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British man stuck in Thailand, facing jail for defending himself

The Thaiger



British man stuck in Thailand, facing jail for defending himself | The Thaiger
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A British man, beaten up by a gang of Thai “thugs”, is facing jail after throwing punches in self-defence. 38 year old Luke Thornton was kicked and punched in the face and repeatedly knocked out in the assault. He was visiting his wife Sayforn Phetkajang in the village of Pai, north west of Chiang Mai.

At the time reports in Thai media say he was sitting in the road with a few friends when three men pulled up on motorbikes and started revving their engines. Luke then pulled his friends away, at which point the Thai men allegedly unleashed a savage assault on Luke.

Three Thai men have now been arrested, aged between 23 and 25. They claim the British man shouldn’t have interfered in a fight between “grown Thai men”.

“So he needed to be taught a lesson.” Read The Thaiger report about the attack HERE.

Luke’s wife told reporters that he had raised his hands in a wai to appeal for his life but says he was kicked and beaten unconscious and left for dead as the gang fled the scene.

“They had wooden sticks with nails pointing out. They were screaming they were going to kill me. I couldn’t believe what I was hearing. They punched me in the face and the back; they kicked my legs and smashed my face with their sticks”.

“I lost consciousness and then when I woke up again, they knocked me out with a kick to the head. This happened two or three times. At one point they picked me up and dragged me across the road, my face scraping along.”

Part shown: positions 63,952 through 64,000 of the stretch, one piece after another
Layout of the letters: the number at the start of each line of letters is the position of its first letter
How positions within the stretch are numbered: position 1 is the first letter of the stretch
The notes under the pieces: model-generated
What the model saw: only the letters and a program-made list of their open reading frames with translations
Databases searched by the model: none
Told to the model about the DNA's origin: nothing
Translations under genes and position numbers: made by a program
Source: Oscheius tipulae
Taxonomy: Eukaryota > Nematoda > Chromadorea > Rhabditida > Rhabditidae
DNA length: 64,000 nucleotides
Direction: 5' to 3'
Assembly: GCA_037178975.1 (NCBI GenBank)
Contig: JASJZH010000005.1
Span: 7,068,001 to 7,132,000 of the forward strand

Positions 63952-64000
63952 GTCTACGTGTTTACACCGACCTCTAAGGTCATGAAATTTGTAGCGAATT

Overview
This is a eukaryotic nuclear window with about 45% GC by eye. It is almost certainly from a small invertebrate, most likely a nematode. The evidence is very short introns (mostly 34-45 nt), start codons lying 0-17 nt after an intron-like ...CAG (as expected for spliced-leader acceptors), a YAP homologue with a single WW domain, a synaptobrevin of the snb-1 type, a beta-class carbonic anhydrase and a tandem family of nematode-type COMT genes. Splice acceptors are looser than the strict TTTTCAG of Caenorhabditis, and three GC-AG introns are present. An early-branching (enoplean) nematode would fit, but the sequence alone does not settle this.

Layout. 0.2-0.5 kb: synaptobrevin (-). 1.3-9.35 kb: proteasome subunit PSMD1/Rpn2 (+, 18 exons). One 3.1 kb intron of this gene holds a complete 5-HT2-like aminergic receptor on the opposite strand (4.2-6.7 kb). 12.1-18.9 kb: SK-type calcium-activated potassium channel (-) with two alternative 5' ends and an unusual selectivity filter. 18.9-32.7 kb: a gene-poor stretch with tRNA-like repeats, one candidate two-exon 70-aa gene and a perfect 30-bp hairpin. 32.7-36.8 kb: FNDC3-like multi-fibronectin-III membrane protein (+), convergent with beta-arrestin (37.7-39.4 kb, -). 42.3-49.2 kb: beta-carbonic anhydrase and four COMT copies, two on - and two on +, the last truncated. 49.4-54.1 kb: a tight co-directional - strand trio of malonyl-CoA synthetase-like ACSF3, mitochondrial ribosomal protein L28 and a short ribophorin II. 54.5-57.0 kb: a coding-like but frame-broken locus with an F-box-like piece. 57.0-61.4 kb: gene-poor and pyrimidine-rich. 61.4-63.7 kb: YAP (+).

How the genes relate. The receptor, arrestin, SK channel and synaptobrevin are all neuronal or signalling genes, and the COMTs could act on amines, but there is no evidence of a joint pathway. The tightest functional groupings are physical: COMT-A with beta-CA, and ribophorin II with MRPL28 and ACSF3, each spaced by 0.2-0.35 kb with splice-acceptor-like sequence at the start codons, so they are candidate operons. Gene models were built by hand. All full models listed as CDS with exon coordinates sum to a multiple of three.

One of the attackers eventually asked: “Where will he put his body?”

Luke was taken to Chiang Mai Ram Hospital with a fractured skull, fractured eye socket and other facial injuries. Over the following two weeks, he underwent facial reconstruction surgery and operations on his fractured skull and broken finger, with medical bills running to £7,500 (about 280,000 Thai baht).

He suffered a smashed eye socket and a smashed nose, with his left eyeball replaced by a piece of silicon and eventually re-inserted. The three men in question have been arrested but Luke now faces a trial for “fighting”.

British man stuck in Thailand, facing jail for defending himself | News by The Thaiger

Luke now faces six months of proceedings, along with jail time or a £10,000 (about 375,000 Thai baht) fine.

“I’ve been told I will have to sit in the dock with the three men who attacked me at my next court date in September. I am so scared they will have me killed. I have PTSD from that night, and I can’t stop replaying it in my head.”

Luke’s passport has been confiscated by Thai authorities and he is unable to return home to see his children.

Luke’s family and friends have set up a fundraising page to cover court costs and medical bills, which can be viewed HERE.

SOURCE: Chiang Rai Times | Thai Rath |

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Animal activists claim police officer killed beloved campus dog

Caitlin Ashworth



Animal activists claim police officer killed beloved campus dog | The Thaiger
PHOTO: Chiang Rai Times

A Thai animal rights group is accusing a Chiang Mai police officer of abusing and killing a beloved dog, Tia, a stray adopted by students at Chiang Mai University.

Watchdog Thailand, based in Chiang Mai, investigated the incident after the dog’s body was found last week and recently reported their findings to police, according to Nation Thailand. The autopsy of the dog’s body doesn’t seem to match the police officer’s story. No details on the dog’s condition are reported.

Police say the activist group have also spoken to witnesses and seen surveillance camera footage. The group posted a video on Facebook with a clip from surveillance footage of a dog approaching a person on a motorbike, but no apparent abuse is shown in the video.